Arts Council England announced -on the morning of 4 Nov 2022- the arts and culture organisations they would invest in with multi-year funding 2023-2026. Collectively, this selection will become what is known as the ‘national portfolio’.
Liverpool Irish Festival applied for this funding.
The application process was demanding, with cases for support and evidence built over years.
The Liverpool Irish Festival worked alongside several peers (in Irish arts delivery and Liverpool’s arts sector) to make their application, to avoid duplication and to show the value of collaboration. Chief in our interest is ensuring there is Irish representation within the national portfolio. This needs to reflect the creative talent and audiences within the Irish diaspora communities here and acknowledge the contributions made by Irish people to the cultural economy and reach of the national arts programme.
Ensuring Irishness is respected, understood and seen within the context of protected characteristics has been an important part of our work. Celebrating Irish creativity is our vehicle for doing this. Thus, pushing to be part of the arts portfolio has been an important focus for us.
Such funding would position the Festival within a collective of companies/venues/cultural providers, each recognised as leaders in their areas, with a responsibility to protect and develop our national arts and cultural ecology.
Liverpool Irish Festival submitted a strong bid, full of ambition. It accented our development as part of England’s cultural calendar; our wide audience reach and the platform we have created for showcasing wonderful Irish arts and cultural talent. We have been fortunate to receive project funding from Arts Council England and are keen to secure committed, longer-term funding to concentrate on building the resilience and capacity of the Festival. We aligned our bid to the Arts Council‘s Creative Case, Investment Principles and Outcomes, demonstrating our unique programme, value for money and artistic excellence. In doing so we devoured over 260 pages of guidance and committed to robust evaluation methodologies and working practices.
Unfortunately, we were not successful in securing this multi-year funding. Whilst this is disappointing, we are committed to continue to work on securing ongoing investment for the Festival. We’ll continue to lobby organisations -such as Arts Council England– to recognise the dynamic, quality-led contribution the Irish community makes daily to England’s cultural landscape.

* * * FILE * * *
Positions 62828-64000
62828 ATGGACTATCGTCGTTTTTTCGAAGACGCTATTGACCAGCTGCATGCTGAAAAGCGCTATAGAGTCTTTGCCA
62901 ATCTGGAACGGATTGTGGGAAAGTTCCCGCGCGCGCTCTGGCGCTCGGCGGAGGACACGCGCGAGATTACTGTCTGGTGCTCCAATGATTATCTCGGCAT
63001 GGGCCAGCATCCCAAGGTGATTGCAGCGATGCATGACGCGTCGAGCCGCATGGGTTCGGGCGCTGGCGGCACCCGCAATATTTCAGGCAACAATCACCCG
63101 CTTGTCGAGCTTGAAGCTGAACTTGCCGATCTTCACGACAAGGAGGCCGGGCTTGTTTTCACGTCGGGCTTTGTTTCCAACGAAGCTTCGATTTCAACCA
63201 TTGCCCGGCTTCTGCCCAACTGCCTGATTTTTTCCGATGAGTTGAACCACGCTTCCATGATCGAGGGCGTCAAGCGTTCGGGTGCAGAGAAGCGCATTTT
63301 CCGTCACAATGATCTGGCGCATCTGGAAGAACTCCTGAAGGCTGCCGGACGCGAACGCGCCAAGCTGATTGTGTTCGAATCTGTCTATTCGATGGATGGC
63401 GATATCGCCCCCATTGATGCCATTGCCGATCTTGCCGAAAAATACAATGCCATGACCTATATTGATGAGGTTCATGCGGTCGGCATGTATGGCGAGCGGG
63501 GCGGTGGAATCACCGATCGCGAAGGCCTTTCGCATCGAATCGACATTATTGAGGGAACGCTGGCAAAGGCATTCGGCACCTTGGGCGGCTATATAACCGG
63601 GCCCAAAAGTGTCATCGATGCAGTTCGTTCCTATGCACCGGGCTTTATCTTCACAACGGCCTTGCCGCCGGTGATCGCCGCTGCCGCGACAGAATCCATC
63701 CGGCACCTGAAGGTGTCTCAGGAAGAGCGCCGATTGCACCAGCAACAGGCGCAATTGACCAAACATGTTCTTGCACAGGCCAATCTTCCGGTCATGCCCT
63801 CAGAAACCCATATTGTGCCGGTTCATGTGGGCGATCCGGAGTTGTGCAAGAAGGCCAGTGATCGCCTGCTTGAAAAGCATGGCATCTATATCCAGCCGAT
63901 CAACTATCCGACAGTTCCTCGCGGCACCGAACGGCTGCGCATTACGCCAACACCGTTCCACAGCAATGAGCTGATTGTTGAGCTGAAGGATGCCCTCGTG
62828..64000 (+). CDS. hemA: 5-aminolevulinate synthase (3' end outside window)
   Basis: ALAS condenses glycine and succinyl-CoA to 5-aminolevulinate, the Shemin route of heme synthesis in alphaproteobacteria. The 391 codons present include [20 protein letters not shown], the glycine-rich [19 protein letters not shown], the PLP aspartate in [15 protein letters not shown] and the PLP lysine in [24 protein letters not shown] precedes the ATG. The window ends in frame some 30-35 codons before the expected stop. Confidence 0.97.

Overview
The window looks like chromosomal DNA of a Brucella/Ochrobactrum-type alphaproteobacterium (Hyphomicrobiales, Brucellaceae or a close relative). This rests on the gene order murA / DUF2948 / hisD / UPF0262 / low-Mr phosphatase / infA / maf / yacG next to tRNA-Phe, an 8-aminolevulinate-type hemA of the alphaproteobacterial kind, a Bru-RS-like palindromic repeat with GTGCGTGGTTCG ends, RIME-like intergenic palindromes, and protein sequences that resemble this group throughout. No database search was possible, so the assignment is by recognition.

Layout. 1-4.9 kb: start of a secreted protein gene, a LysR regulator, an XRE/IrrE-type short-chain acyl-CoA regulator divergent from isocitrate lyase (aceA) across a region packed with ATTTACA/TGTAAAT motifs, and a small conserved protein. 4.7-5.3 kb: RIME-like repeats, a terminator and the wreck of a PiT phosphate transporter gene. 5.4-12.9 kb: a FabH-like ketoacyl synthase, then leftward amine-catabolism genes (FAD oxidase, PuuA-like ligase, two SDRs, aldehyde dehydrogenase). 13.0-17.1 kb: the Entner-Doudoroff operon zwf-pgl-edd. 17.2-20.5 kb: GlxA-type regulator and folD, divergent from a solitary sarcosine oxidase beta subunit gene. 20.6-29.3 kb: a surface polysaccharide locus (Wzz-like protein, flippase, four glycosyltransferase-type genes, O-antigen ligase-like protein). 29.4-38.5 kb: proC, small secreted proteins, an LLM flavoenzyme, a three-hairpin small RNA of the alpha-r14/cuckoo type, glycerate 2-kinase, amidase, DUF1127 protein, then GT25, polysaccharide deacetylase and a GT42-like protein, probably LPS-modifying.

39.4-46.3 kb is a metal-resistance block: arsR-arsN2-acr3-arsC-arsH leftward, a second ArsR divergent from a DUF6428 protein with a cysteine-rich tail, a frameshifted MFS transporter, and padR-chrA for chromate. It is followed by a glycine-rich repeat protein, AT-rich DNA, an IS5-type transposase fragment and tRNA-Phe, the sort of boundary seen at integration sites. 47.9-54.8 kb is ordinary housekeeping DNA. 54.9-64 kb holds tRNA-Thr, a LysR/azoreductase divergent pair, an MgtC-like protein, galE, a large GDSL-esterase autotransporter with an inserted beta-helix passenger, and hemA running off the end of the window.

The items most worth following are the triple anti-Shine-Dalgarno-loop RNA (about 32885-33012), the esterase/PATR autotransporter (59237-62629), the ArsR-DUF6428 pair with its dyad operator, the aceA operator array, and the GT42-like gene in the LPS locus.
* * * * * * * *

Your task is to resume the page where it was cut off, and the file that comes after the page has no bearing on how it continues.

Support and thanks
Following today’s decisions, it is proving to be increasingly important to push for Irish representation in the arts in England. To our understanding, there are no Irish led arts and culture organisations in Arts Council‘s portfolio, despite a large domestic Irish population. We encourage all our visitors, creatives and friends to help us champion Irish arts, culture and creativity and alter this for the future.
We would like to take this opportunity to thank all our funders and sponsors who have supported us over the years. Liverpool City Council, the Irish Government, National Lottery Heritage Fund and Tourism Ireland have made significant financial contributions. Many more have provided in-kind support. We are also indebted to the National Lottery grants programme, delivered by Arts Council England, who have provided project funding on many occasions throughout our history.
The Board and team congratulate our peers who have been successful in their Arts Council portfolio bids, including 22 Liverpool organisations and more across Merseyside. We commiserate with those who were not so fortunate (this time). “Onwards and upwards” is the only way ahead, as we continue to showcase wonderful Irish culture and try to ensure it is represented in England’s national programme.